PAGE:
Business school professor Rita McGrath on the battles IT leaders are fighting to ready their organizations for the new age of disruptive competition.
The role of the IT leader is in flux. According to Rita McGrath, professor of strategy and innovation at Columbia Business School, IT leaders are playing a pivotal role in ensuring the businesses they support are capable of constant innovation and frequent reinvention.
“We are seeing a struggle for CIOs between their role of managing the legacy backbone, keeping the lights, setting security rules, running IT for the lowest possible cost, and the work that needs to be done to bring businesses into the digital era,” she says.
“Every company today is a digital company, so the concept of having a CIO, at least in the traditional sense, is starting to feel a little bit old,” she suggests. Nonetheless, as someone who has been a keen observer of the role since initially beginning her career in IT, she sees today’s best CIOs as demonstrating two fundamental traits.
“The first big thing they’re doing is actively retiring the legacy systems that are impeding company flexibility. Just because a system is old doesn’t mean it’s bad but the problem with it being old is that it creates inflexibility. Such systems embed processes within companies, trapping them into old models, old ways of doing business and old ways of looking at customers. They don’t allow change and movement,” she says.
CIOs need to become masters of “healthy disengagement,” she says, “a force for bringing old systems and technologies into the future. ” And that requires a mix of tactics – fiscal, diplomatic and technical.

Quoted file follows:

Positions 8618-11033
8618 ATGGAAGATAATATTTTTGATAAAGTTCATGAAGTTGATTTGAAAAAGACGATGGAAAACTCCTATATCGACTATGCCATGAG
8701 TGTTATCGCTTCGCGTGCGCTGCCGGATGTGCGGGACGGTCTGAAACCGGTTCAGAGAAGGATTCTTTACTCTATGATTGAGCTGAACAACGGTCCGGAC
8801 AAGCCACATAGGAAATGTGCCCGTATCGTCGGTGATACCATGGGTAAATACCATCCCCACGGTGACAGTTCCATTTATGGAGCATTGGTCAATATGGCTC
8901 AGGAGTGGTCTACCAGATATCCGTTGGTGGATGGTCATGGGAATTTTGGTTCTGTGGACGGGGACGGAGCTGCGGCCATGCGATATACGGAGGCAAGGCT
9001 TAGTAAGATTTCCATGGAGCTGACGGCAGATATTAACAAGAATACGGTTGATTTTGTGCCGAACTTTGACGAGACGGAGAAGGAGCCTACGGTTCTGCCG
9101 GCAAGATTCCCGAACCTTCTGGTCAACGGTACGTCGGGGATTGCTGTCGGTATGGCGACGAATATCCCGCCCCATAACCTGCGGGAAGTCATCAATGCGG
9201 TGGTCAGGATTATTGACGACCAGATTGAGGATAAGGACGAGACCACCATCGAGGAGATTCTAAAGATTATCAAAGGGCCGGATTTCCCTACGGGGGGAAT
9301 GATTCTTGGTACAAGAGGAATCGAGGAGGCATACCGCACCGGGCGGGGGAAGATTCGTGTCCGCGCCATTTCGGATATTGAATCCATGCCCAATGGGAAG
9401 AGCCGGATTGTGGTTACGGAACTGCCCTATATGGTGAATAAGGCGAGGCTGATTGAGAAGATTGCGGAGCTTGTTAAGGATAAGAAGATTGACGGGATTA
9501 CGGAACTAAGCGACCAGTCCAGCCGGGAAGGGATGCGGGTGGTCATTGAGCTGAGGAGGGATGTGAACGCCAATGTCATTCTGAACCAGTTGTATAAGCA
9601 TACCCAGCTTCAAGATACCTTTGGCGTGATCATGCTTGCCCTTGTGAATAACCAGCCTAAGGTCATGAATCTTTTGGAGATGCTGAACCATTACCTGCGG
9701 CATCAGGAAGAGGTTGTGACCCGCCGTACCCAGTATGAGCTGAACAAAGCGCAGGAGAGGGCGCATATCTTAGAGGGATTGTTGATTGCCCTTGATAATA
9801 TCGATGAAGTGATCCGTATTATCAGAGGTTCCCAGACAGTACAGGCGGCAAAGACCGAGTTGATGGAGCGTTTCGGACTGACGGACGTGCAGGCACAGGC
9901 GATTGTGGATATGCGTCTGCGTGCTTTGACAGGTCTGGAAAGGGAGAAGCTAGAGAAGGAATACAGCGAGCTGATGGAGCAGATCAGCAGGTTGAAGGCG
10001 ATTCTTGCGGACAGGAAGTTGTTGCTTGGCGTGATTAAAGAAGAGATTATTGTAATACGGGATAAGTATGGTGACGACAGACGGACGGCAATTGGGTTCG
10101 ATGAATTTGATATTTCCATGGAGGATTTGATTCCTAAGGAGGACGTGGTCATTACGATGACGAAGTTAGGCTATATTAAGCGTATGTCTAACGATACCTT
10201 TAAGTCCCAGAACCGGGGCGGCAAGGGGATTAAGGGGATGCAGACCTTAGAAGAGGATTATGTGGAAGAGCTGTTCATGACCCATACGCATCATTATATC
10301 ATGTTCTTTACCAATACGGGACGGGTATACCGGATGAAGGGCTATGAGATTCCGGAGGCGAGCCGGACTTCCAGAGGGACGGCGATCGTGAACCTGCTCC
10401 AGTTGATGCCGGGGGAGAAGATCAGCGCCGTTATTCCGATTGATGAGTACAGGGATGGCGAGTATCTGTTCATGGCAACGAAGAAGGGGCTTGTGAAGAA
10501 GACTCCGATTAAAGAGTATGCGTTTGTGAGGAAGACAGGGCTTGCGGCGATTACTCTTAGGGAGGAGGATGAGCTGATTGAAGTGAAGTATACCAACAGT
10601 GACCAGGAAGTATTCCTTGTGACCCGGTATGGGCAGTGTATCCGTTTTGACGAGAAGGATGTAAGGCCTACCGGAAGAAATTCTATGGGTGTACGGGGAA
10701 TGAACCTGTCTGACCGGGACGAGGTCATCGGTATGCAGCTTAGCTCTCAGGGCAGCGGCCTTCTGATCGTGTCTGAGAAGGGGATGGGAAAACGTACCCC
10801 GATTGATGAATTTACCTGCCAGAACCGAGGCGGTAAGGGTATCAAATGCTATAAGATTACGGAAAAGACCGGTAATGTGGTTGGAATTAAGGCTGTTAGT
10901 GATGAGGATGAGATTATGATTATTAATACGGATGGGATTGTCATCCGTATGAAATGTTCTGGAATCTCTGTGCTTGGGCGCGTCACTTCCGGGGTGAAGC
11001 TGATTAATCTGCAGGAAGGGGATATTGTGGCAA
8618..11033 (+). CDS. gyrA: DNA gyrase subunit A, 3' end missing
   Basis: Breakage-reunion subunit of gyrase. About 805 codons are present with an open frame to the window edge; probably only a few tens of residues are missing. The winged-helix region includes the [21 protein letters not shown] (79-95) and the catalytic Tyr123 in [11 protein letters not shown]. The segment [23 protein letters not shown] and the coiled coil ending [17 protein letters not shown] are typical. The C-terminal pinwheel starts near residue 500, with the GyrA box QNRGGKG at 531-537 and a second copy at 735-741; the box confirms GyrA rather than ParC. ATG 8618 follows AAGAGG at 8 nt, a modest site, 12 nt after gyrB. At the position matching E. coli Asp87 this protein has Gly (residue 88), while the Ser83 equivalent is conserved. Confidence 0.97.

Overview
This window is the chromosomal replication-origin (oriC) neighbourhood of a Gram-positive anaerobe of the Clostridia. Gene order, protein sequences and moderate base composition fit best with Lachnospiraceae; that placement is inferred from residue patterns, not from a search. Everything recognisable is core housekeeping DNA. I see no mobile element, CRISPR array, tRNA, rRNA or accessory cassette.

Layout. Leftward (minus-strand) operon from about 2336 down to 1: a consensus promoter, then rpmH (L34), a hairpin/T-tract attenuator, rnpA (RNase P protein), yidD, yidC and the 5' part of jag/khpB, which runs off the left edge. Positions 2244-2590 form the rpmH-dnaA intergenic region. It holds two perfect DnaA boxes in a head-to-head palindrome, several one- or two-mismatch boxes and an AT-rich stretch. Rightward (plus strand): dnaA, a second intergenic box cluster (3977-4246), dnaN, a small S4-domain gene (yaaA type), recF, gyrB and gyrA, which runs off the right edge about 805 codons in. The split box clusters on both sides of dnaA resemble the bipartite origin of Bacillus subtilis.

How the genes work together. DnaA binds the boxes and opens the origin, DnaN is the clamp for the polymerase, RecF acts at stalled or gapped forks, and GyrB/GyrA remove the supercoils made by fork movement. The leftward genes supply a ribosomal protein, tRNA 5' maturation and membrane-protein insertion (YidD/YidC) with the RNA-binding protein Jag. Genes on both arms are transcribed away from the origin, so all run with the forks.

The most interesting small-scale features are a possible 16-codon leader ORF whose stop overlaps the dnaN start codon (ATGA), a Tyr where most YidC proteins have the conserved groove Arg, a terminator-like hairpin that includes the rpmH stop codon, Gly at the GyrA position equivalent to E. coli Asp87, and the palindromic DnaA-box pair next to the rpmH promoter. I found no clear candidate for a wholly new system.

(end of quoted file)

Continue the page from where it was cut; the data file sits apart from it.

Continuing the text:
“It’s a battle a lot of CIOs have to get into. A request to the CEO for $5 million to retire systems that might date back to the 1960s or 1970s will be met with the some tough questions: ‘What are we going to get for that spend other than a more up-to-date system? What’s the RoI on that?’ The issue is it’s negative RoI and CIOs somehow need to build an appreciation among their CEOs and CFOs of the invisible cost of that technical legacy and what its renewal might bring,” says McGrath.
Securing resources for such investment is hard for another reason. “People don’t want to work on that kind of thing. Nobody wants to clean up the old, they want to go and do the new,” she observes.
The second battlefront for CIOs is more positive and forward-looking: how do they deal with the pieces of the business that are going digital – often much faster than expected.
“CIOs need to be the management team’s partner in terms of digital and taking things into the future, while protect the fort from hacking, loss of confidential data and other security issues,” she says.
“And today’s best CIOs are meeting those dual challenges head on,” she argues.
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